Conclusions: Our results indicate that TAS-20 and LEAS measure different aspects of emotional functioning. The small overlap suggests that alexithymia and emotional awareness are distinct constructs of emotional well-being. Clinicians need to assess both aspects when considering treatment options for individual patients. Moreover, from the clinical standpoint, an easy reliable and valid way of measuring emotional awareness is still needed. More research should be focus on the differences between alexithymia and emotional awareness in specific conditions, but also how to integrate self-report instrument and observed based measures in a clinical situation.

  • 19. Mechler, Jakob
    et al.
    Lilliengren, Peter
    Stockholms universitet.
    Lindqvist, Karin
    Starkt stöd för psykodynamisk terapi vid depression2017In: Psykologtidningen, ISSN 0280-9702, no 2, p. 24-27Article in journal (Other academic)
    Abstract [sv]

    Olika psykologiska behandlingsmetoder tycks ha likvärdiga effekter vid depression men fortfarande är frågan om vilken metod som passar vem bäst, till stor del obesvarad. Det skriver psykologerna Peter Lilliengren, Jakob Mechler och Karin Lindqvist, som här redogör för aktuell forskning om psykodynamisk psykoterapi vid depression.

  • 20.
    Talia, Alessandro
    et al.
    Tyskland.
    Miller-Bottome, Madeleine
    USA.
    Wyner, Rachel
    USA.
    Lilliengren, Peter
    Ersta Sköndal Bräcke University College, Department of Health Care Sciences, St Lukas Educational Institute.
    Bate, Jordan
    USA.
    Patients’ Adult Attachment Interview classification and their experience of the therapeutic relationship: are they associated?2019In: Research in Psychotherapy, ISSN 2499-7552, Vol. 22, no 2, p. 175-188Article in journal (Refereed)
    Abstract [en]

    In the last decade of his career, Jeremy Safran became increasingly interested in investigating the ways in which attachment representations influence the therapeutic relationship. In this paper, we test such influence in a sample of thirty outpatients who received Brief Relational Therapy by comparing their independently coded pre-treatment Adult Attachment Interview (AAI) with their narratives in a post-treatment interview about the relationship with the therapist (the Patient Relationship Interview at Termination, PRI-T). The PRI-T was coded with the following three measures: i) The Patient Attachment to Therapist Rating Scale (PAT-RS), which assesses the quality of the patient’s attachment relationship to the therapist; ii) the Coherence scale from the AAI, adapted for use on the PRI-T; and iii) the Patient Attachment Classification System (PACS), which measures generalized differences in how individuals convey their experiences and feelings. Results suggest that patients’ AAI predicts how they experience, represent, and communicate about the therapeutic relationship at the end of treatment, as shown by the PAT-RS, the Coherence scale adapted for use on the PRI-T, and the PACS applied to the PRI-T. These findings lend support to Safran and others’ hypothesis that patients’ AAI-status plays a role in patients’ representations of the relationship with the therapist.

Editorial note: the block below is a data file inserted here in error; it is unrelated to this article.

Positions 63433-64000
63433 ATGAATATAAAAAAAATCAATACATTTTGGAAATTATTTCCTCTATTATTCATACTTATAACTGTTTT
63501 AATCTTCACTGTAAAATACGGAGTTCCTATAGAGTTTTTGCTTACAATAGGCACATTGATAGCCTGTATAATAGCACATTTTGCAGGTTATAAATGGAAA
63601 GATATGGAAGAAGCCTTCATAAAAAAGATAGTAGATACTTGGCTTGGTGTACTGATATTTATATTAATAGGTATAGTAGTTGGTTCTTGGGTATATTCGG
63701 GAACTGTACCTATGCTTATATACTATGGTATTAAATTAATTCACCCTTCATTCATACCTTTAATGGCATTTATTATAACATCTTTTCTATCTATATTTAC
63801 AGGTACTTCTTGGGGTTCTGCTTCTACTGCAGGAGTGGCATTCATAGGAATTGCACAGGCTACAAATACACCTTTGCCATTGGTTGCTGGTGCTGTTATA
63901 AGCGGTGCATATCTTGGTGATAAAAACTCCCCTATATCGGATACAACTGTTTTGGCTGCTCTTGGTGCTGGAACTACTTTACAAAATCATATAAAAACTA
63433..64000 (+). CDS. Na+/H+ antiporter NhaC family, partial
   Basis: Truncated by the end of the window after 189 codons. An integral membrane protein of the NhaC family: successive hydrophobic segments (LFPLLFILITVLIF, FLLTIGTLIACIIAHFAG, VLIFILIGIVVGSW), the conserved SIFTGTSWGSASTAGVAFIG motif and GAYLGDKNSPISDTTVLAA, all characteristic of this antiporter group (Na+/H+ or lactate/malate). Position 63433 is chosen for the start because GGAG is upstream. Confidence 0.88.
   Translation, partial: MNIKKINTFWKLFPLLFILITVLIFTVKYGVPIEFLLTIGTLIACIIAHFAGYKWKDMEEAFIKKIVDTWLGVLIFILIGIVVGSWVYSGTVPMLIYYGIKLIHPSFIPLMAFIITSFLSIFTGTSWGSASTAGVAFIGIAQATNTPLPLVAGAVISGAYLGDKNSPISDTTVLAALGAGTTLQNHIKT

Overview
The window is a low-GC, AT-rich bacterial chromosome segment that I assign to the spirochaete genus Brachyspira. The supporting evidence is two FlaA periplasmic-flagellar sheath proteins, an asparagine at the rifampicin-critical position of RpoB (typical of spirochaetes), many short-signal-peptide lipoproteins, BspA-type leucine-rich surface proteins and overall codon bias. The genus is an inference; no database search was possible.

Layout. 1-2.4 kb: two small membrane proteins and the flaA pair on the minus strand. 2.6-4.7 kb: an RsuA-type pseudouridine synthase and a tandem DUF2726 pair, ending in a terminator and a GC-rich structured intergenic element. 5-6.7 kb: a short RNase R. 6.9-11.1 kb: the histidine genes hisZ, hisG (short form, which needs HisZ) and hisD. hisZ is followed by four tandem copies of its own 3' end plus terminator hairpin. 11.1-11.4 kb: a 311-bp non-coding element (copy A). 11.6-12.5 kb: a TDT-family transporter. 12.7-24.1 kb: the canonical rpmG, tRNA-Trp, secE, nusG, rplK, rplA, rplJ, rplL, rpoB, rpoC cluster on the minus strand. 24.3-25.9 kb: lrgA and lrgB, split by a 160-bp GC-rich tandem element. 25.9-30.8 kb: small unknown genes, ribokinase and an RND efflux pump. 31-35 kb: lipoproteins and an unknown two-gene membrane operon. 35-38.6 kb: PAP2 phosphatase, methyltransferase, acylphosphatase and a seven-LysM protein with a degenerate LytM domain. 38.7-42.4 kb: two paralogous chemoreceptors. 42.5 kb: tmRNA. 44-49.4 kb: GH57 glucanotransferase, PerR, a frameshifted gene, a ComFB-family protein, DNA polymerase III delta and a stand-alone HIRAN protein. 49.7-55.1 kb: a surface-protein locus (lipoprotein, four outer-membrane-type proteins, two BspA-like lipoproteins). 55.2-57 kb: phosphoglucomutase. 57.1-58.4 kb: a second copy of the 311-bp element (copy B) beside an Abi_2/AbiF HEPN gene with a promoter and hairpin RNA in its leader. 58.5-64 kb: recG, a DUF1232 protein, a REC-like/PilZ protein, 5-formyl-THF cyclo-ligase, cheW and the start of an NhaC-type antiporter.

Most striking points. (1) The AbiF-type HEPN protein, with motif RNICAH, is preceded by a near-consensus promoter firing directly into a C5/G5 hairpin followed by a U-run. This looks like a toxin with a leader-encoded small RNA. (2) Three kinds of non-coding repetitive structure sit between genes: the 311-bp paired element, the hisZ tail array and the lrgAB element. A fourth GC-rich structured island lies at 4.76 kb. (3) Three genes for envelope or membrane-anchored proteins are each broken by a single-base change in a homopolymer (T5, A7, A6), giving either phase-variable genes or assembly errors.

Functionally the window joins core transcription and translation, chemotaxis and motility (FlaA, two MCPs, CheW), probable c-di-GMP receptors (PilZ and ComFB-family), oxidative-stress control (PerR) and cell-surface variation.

• 21.
    Werbart, Andrzej
    et al.
    Stockholms universitet.
    Missios, Peter
    Stockholms universitet.
    Waldenström, Fredrik
    Stockholms universitet.
    Lilliengren, Peter
    Stockholms universitet.
    "It was hard work every session": Therapists' view of successful psychoanalytic treatments2017In: Psychotherapy Research, ISSN 1050-3307, E-ISSN 1468-4381, p. 1-18Article in journal (Refereed)
    Abstract [en]

    OBJECTIVE: To explore therapists' experiences of the therapeutic process in successful cases of psychoanalytic psychotherapy.

    METHOD: A two-stage, mixed-method design was used. Sixteen successful cases were drawn from a sample of 92 young adults in psychoanalytic psychotherapy according to Jacobson's criteria for reliable and clinically significant improvement. Therapist interviews at baseline and termination were analyzed applying Inductive Thematic Analysis.

    RESULTS: Three core themes emerged: Being Particularly Motivated to be This Patient's Therapist, Maintaining a Safe and Attentive Therapeutic Position, and Assiduous Work Every Session. The therapists experienced positive feelings towards the patient from the outset of treatment and described active, relational work that included paying attention to incongruities in the patient's self-presentation and being mindful of patient's avoidant behavior. The therapist's motivation and attentive position made it possible to balance support and challenge in the therapeutic relationship.

    CONCLUSIONS: Successful therapeutic work presupposes positive expectations, an active therapeutic stance and assiduous work session-by-session. Therapist expertise may involve the ability to mobilize and work effectively with patient-specific resources and obstacles from the beginning of treatment. In addition to identifying the characteristics and actions of effective therapists, research should also focus on processes emerging within effective therapeutic dyads. Clinical or methodological significance of this article: Our study indicates several factors that seem to characterize therapist expertise and can inform psychotherapy training. Successful therapeutic work presupposes positive expectations, an active therapeutic stance, courage to challenge the patient, and assiduous work session-by-session. Therapist expertise may involve the ability to mobilize and work effectively with patient-specific resources and obstacles from the beginning of treatment. In addition to identifying the characteristics and actions of effective therapists, research should also focus on processes emerging within effective therapeutic dyads.